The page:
Last week, Altimeter Group released a new report, “The Converged Media Imperative: How Brands Must Combine Paid, Owned, and Earned Media”. The report explains the convergence among traditional paid advertising, brand owned content and channels, and social and traditional earned content. The report also maps out a checklist of success criteria to create a Converged Media strategy. Recommended reading for sure.
What we are seeing
We help customers proactively manage and publish owned media with the Spredfast platform, while enabling monitoring and response to earned media. And as social networks continue to innovate on paid, promoted products we are increasingly finding ways to help our customers leverage these resources. We are regularly talking with CMOs and Digital Marketing leaders who are pushing hard for better integration – and even convergence – of their work across all communication channels. Our most progressive customers already live this convergence today:
- The social media team leaders are often part of a larger Digital Media group that is responsible for coordinating owned and earned – and ensuring that paid (often managed by an agency today) is aligned. Our customers like Aramark and Whole Foods are leading the charge here. Checklist item B4 – “Align Teams and Departments”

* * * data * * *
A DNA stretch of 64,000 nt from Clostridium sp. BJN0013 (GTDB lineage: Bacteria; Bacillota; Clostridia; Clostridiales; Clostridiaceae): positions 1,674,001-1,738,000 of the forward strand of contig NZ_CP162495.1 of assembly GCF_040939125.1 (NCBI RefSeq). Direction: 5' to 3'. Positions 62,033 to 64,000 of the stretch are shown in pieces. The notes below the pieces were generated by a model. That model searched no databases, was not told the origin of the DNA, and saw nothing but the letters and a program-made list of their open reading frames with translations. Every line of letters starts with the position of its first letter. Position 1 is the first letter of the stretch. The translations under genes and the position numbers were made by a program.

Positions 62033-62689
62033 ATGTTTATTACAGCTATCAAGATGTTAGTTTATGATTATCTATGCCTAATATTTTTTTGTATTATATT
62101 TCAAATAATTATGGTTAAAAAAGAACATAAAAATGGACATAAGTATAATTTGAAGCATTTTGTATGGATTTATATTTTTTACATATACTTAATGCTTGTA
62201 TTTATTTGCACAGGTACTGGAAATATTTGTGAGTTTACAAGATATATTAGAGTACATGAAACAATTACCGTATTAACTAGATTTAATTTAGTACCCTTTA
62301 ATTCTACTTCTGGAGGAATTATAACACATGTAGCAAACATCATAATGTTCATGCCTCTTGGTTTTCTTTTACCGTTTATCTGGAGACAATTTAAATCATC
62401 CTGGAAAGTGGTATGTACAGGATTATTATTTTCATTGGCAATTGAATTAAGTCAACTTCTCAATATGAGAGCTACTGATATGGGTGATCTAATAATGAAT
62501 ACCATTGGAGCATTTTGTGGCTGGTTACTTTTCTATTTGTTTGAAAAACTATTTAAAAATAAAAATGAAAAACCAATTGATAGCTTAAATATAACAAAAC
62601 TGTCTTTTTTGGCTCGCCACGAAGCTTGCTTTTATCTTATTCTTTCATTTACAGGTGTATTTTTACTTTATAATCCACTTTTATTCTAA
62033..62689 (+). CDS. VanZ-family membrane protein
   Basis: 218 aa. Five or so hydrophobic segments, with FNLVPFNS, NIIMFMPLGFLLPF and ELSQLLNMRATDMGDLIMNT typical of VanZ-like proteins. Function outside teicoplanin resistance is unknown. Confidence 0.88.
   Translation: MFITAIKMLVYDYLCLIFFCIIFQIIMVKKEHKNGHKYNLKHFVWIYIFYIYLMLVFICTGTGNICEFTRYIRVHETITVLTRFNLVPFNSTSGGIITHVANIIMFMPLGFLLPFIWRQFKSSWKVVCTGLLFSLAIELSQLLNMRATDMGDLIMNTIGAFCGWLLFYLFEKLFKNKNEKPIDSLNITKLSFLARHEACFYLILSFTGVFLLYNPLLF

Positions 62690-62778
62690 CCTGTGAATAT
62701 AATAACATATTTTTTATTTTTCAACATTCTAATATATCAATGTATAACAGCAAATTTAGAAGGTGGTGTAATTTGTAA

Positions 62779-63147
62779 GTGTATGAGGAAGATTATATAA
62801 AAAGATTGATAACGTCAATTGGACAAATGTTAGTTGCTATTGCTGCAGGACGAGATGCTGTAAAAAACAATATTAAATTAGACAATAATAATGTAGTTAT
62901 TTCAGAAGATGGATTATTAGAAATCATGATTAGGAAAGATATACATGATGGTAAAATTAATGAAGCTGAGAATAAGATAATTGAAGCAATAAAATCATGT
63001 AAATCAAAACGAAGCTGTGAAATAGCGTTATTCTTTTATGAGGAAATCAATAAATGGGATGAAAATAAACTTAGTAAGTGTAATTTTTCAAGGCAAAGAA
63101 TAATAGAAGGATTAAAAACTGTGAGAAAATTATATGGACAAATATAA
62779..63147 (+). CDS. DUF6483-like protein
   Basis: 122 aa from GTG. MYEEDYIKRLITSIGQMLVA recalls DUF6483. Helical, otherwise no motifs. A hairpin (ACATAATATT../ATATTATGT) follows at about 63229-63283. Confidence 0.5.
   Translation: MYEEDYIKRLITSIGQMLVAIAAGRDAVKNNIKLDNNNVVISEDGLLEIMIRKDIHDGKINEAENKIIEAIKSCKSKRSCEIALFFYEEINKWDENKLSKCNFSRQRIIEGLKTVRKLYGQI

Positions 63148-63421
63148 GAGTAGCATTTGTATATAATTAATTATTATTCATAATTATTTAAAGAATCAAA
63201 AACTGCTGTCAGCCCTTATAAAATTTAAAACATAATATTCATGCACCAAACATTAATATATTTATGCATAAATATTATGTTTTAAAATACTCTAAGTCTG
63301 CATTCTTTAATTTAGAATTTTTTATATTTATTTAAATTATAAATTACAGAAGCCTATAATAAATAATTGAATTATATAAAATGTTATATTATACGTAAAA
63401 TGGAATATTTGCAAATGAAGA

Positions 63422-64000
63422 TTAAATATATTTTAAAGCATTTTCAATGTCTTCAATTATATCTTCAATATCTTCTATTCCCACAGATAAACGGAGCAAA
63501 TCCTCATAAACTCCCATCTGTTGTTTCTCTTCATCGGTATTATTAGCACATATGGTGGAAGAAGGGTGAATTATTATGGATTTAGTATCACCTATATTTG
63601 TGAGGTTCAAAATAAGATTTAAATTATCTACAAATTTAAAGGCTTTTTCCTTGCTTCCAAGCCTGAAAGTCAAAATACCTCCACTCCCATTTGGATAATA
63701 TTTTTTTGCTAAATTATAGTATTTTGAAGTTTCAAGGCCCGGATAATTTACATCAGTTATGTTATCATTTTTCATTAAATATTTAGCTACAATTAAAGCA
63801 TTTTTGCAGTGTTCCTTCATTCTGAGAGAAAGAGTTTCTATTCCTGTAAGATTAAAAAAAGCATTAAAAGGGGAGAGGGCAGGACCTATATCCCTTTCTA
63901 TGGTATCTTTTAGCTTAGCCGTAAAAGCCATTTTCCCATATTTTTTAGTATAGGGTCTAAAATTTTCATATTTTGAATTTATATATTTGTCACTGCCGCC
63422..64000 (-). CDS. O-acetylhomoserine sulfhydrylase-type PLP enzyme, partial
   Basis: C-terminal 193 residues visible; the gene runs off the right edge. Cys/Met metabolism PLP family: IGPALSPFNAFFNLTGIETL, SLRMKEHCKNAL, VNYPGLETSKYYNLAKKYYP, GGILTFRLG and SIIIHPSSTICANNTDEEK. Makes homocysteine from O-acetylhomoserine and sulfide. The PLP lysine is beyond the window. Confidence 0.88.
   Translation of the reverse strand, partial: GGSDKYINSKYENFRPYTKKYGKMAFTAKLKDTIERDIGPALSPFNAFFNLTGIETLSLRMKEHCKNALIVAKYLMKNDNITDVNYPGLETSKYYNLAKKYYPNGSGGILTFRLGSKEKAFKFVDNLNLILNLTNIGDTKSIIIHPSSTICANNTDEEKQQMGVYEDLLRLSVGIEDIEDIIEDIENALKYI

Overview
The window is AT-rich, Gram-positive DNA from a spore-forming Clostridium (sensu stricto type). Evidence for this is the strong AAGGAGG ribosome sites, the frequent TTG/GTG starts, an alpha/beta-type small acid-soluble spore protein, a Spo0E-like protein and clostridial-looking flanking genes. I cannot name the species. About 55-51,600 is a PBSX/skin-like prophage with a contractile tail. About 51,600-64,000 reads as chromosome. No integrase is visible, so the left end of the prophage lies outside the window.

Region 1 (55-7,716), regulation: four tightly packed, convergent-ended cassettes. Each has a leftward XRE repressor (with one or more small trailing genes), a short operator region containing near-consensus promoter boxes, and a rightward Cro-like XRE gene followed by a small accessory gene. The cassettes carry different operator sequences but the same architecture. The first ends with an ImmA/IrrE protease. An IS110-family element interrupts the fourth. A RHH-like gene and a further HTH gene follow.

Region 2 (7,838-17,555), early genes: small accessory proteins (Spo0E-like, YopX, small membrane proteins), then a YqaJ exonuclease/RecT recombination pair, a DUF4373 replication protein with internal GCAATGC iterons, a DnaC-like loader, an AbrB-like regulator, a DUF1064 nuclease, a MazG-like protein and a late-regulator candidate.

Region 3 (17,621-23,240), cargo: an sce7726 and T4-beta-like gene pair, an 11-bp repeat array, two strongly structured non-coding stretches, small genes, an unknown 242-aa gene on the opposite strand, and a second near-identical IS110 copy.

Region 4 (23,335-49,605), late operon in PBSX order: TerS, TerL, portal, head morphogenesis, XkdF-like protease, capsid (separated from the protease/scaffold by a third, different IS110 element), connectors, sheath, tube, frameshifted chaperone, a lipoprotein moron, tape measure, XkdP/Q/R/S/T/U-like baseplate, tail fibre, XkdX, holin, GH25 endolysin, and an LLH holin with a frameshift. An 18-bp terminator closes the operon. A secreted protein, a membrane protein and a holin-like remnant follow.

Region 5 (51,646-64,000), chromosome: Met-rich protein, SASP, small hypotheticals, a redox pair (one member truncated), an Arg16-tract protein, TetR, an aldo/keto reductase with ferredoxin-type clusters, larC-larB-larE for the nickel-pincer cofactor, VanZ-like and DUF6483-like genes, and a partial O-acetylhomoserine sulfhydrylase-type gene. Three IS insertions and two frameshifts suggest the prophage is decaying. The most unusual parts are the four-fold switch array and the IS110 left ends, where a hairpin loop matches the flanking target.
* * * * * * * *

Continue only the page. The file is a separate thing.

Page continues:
- Our customers typically plan content 4-8 weeks out so that they take advantage of the unique capabilities of each media and have the best opportunity to not only share, but respond to earned conversations and behaviors. Checklist item C6 – “Align Content/Creative Across Channels”
- They plan for and staff teams to engage with their audiences to help all of this content reach and resonate. Companies and agencies like Intuit and Edelman are publically harping on the necessity and opportunity to delight social customers. Checklist item C7 – “Real-time capabilities”
- They measure and evaluate performance across channels. Much work to do still here, but many of our customers are combining social metrics with traditional KPIs to understand overall campaign performance. Brands like AARP are tying together brand content with constituent behavior and actual funds raised to show the relationship and connection between the three. Checklist item D11 – “System for Identifying & Measuring KPIs”.
So, these progressive companies can check many of the boxes on Altimeter’s preparation checklist. Yet virtually every one of our customers will also tell you that many organizational and operational challenges remain. So, the journey of convergence is just getting underway.
Why Convergence is Coming
There are several important trends that are top of mind for our customers: